Thinking Anglicans

Opinion – 8 December 2018

Erika Baker ViaMedia.News Toxic Debates & Disagreement

Maria Evans The Episcopal Café Ambrose of Milan

Andrew Lightbown Theore0 Talking of management and theology

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John SandemanKateJanet FifeErika Bakerpeterpi - Peter Gross Recent comment authors
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Kate
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Kate

As time moves on, I no longer believe in good disagreement in terms of the marginalisation of LGBTI people. In that I disagree with Erika – sorry, Erika.

Good disagreement is possible in relation to Brexit, despite its toxicity, because both sides are equally affected. In terms of the recognition of same sex marriages and of trans women as normal women (and trans men as men) it is very different. One side is affected to the core of their lives – the other side is simply affronted. With such disparity, good disagreement becomes just another tool of oppression.

T Pott
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T Pott

Rather like the cow, the hen and the pig disagreeing about whether to have milk, eggs or bacon for breakfast.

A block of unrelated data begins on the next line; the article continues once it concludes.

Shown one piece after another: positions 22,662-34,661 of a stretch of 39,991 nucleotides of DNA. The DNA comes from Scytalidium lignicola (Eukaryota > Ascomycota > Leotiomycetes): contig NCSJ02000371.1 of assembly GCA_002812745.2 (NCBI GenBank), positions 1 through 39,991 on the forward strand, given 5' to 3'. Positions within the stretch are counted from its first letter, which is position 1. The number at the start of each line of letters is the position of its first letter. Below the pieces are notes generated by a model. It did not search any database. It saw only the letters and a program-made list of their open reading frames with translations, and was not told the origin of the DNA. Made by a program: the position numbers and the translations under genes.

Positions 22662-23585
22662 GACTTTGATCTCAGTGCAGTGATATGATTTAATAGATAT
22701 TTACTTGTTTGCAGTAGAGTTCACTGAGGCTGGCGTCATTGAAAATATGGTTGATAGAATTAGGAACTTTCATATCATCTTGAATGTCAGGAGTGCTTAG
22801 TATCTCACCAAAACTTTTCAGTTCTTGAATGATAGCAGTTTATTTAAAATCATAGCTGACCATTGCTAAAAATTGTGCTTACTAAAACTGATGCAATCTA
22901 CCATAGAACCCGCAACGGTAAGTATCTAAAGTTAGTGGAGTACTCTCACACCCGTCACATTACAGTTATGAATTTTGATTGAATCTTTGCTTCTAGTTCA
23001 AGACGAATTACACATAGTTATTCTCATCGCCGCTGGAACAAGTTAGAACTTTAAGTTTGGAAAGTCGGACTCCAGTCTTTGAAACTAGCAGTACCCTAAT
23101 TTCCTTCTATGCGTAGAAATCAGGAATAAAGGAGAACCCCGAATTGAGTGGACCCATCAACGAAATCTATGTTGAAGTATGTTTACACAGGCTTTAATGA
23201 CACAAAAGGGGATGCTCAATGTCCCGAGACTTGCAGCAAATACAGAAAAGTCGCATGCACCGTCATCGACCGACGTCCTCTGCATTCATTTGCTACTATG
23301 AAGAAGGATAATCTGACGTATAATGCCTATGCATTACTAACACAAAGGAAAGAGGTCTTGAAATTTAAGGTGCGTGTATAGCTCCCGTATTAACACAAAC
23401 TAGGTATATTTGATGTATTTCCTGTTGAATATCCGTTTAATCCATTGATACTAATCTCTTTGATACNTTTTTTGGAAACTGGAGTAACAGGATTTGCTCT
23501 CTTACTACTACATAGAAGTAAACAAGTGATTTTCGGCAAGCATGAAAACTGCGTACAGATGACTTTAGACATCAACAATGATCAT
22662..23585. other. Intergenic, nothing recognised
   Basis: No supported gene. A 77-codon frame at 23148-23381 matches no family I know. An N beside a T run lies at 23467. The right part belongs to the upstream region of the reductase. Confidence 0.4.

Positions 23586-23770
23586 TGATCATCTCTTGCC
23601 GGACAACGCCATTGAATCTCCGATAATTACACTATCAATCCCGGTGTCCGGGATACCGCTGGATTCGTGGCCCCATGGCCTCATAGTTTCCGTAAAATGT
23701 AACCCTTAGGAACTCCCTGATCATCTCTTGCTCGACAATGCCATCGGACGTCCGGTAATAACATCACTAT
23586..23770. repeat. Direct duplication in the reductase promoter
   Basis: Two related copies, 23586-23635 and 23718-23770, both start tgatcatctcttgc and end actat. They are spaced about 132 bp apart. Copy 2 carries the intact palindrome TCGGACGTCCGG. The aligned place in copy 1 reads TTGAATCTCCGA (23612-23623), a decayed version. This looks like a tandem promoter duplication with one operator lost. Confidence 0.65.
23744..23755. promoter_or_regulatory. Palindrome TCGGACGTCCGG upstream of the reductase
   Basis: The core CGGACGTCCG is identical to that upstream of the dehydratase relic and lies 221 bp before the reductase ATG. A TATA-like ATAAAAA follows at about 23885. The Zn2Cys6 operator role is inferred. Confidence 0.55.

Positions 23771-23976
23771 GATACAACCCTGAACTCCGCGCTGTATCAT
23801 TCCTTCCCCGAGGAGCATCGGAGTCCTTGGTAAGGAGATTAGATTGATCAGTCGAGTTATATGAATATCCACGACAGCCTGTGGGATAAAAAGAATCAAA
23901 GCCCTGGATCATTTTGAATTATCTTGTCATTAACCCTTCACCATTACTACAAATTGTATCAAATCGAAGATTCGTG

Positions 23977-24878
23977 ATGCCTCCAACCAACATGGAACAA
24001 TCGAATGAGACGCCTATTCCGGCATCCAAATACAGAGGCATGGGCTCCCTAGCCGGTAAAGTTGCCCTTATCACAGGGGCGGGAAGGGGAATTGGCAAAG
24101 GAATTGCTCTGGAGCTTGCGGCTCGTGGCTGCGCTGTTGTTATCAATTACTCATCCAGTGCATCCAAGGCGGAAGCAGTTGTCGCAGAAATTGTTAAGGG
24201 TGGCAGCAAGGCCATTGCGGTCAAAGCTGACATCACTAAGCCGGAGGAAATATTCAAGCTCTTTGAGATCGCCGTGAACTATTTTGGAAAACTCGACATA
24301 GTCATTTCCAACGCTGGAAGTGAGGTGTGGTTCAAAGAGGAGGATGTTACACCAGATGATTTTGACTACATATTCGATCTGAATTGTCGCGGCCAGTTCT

Erika Baker
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Erika Baker

Kate, as you said exactly what I said I’m not sure what you’re disagreeing with?

Chip Chillington
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Chip Chillington

Michael Stuart Williams ‘ The Politics of Heresy in Ambrose & Milan paints a very different picture of the Christian community in 4th c Milan.

We need be careful of taking preachers then (& now) at their word when describing their opponents & their own heroic actions.

peterpi - Peter Gross
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peterpi - Peter Gross

Erika, that was incredibly well-written and you are an eloquent advocate for beliefs I’ve long held. In the political world (Brexit, as an example in the UK. “The wall” or immigration policy, as an example in the USA), all too often we see people who disagree with us as enemies and not opponents. There’s a profound difference between the two and we suffer for not recognizing it. In the religious world, I’m tired of clergy who want GLBT people in the pews as abject sinners on their knees asking for forgiveness from their “better” heterosexual fellow congregants — with arms… Read more »

Kate
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Kate

Erika, it doesn’t read that way to me and you conclude with a call to arms in support of good disagreement. “Once we commit to an attitude of Good Disagreement , we can finally create a Church that enables genuine mutual flourishing for all.” I am glad we agree! But maybe yoir piece didn’t make your position clear? I would have expected you to end with something like: “It is time to recognise that the process of good disagreement, no matter how-well intentioned its conception, has become part of the oppression of LGBTI people. We need to move beyond slogans… Read more »